Conversation about aging with Dr. Jenny Sasser

Dr. Jenny SasserOn Sunday afternoon, January 25, the Portland Shambhala Center Aging group met for its their winter gathering at the home of Annie Popkin and David Parker.  Thirty-nine of us (of widely varying ages) showed up for the talk, discussion, pot luck dinner and social time.

Dr. Jenny Sasser, Ph.D., Chair, Department of Human Sciences Director, Gerontology Program, at Marylhurst University, talked to us and led a discussion.  She described herself as both a teacher and a learner.   The manifesto on her blog explains why it’s called “gero-punk”:

"To be a gero-punk is to bravely and critically reflect upon, 
interrogate, and create new ways of thinking about and experiencing 
the aging journey.  A gero-punk resists normative aging ideology, 
and challenges others to do so as well, or at least to better 
understand the implications of normative aging ideology before 
they live by its rules."

The face of aging at the Portland Shambhala Meditation Center

Makes sense, huh?  Jenny (we quickly got on a first-name basis) is an active Buddhist practitioner.  She said she was very happy to join our group because of our similar interests and values.  We went around the room and introduced ourselves, saying something about what we were up to, which included going to school full- or part-time, sharing on Facebook, working full- or part-time, learning patience, teaching online, and finding kin.  It turned out that most of us felt that we were dealing with the speed of our surrounding culture and of the aging process itself.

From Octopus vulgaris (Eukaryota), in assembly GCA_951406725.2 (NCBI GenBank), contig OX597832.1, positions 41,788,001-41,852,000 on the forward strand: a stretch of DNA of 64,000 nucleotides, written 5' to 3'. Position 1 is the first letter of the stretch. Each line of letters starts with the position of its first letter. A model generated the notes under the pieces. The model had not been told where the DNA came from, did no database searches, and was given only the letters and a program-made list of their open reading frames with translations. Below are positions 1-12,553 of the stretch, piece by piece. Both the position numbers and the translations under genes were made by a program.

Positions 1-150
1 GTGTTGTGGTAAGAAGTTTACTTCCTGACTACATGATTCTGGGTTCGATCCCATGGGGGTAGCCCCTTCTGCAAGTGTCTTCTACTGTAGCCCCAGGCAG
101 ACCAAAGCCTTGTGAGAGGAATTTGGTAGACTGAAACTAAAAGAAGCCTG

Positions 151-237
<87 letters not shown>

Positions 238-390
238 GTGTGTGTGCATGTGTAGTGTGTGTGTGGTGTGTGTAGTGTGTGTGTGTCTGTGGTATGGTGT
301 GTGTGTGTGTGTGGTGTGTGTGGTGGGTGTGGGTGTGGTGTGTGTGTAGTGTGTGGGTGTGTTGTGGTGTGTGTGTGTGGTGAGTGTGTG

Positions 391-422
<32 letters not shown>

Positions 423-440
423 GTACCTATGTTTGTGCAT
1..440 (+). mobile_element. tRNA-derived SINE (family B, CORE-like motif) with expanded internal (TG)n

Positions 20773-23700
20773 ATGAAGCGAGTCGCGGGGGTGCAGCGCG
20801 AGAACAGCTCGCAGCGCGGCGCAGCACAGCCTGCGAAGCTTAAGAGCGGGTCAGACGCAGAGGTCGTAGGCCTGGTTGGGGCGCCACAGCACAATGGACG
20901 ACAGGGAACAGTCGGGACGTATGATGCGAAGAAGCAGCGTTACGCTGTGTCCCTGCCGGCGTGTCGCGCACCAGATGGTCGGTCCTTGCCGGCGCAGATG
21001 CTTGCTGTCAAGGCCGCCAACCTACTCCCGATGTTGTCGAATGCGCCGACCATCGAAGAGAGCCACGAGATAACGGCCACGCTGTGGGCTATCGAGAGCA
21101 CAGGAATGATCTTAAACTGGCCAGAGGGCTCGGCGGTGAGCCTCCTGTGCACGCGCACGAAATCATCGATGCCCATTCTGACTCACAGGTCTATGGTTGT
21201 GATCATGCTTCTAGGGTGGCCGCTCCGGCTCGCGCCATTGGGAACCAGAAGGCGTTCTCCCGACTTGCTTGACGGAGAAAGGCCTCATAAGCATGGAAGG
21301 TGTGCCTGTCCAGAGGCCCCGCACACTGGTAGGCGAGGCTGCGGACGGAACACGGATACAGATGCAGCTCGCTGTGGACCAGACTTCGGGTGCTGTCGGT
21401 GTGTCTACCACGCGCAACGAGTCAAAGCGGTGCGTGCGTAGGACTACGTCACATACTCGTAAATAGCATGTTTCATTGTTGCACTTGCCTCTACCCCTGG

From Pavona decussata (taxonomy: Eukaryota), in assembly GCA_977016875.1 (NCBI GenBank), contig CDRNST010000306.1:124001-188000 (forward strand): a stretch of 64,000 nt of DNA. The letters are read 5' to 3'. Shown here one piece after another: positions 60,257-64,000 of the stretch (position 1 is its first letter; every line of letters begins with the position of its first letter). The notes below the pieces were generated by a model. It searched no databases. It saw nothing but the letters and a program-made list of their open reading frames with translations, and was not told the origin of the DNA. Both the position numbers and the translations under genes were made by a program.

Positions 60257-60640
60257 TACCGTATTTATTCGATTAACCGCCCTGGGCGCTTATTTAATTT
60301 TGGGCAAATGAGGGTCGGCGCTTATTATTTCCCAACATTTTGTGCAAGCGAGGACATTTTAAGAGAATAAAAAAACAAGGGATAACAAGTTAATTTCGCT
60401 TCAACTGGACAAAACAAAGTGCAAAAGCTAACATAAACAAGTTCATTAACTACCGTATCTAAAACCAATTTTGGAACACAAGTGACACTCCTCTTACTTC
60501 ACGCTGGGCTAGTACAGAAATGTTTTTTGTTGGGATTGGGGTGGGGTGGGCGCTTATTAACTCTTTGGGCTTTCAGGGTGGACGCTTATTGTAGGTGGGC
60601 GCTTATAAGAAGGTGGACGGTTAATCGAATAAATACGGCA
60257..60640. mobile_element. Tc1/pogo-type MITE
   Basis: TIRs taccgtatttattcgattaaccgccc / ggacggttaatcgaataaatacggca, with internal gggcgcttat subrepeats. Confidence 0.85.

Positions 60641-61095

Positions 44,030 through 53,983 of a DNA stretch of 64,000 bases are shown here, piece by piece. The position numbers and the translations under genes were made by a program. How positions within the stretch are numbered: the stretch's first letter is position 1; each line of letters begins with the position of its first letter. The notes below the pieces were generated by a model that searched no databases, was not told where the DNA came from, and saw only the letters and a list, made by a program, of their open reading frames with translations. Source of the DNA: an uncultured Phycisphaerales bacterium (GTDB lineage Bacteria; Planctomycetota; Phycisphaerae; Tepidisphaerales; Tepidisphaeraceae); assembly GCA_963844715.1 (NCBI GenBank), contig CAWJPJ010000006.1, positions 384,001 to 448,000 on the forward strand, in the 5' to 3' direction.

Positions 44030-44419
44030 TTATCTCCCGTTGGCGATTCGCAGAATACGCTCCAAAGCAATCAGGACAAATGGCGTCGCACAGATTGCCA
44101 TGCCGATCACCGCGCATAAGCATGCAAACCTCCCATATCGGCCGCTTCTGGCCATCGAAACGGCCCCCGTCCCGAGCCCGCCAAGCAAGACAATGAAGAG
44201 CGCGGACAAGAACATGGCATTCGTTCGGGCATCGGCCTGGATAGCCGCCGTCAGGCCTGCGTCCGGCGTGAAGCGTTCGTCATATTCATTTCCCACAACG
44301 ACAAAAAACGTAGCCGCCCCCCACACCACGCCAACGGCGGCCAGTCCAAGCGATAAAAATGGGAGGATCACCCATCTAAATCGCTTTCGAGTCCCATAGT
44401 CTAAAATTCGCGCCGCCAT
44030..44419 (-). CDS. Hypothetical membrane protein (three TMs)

Jenny got the discussion going by talking about aging as a cross-generational experience: that is, everyone ages all the time no matter how old (or young) they are.  In some cases it’s called “growth.”  It’s part of the natural course of life and we discussed how we don’t see or experience aging the in same way at the different stages of our lives — and we may not have access to some of the experience of aging until later on.  But all of us do experience aging, one way or another all the time.  Gerontology as an academic field, however, is quite a contradictory hodgepodge, with roots in medicine, sociology, psychology, and even business.  It’s a fractured field, with spotty and fractured funding.  And the field is very young.

It’s an open question how we construct or imagine our very human process of aging.  There are a lot of messages in our world that tell us what aging is and how we should feel about it.  Lucky that we’re meditators.  We might see through some of the aching joints, or smiling grandchildren, or unfamiliar wrinkles (see one of Jenny’s posts),  or wisdom, or any of the other pleasures of aging and learn to celebrate.

The next meeting of the aging group is scheduled for May 16th.

— John Smith

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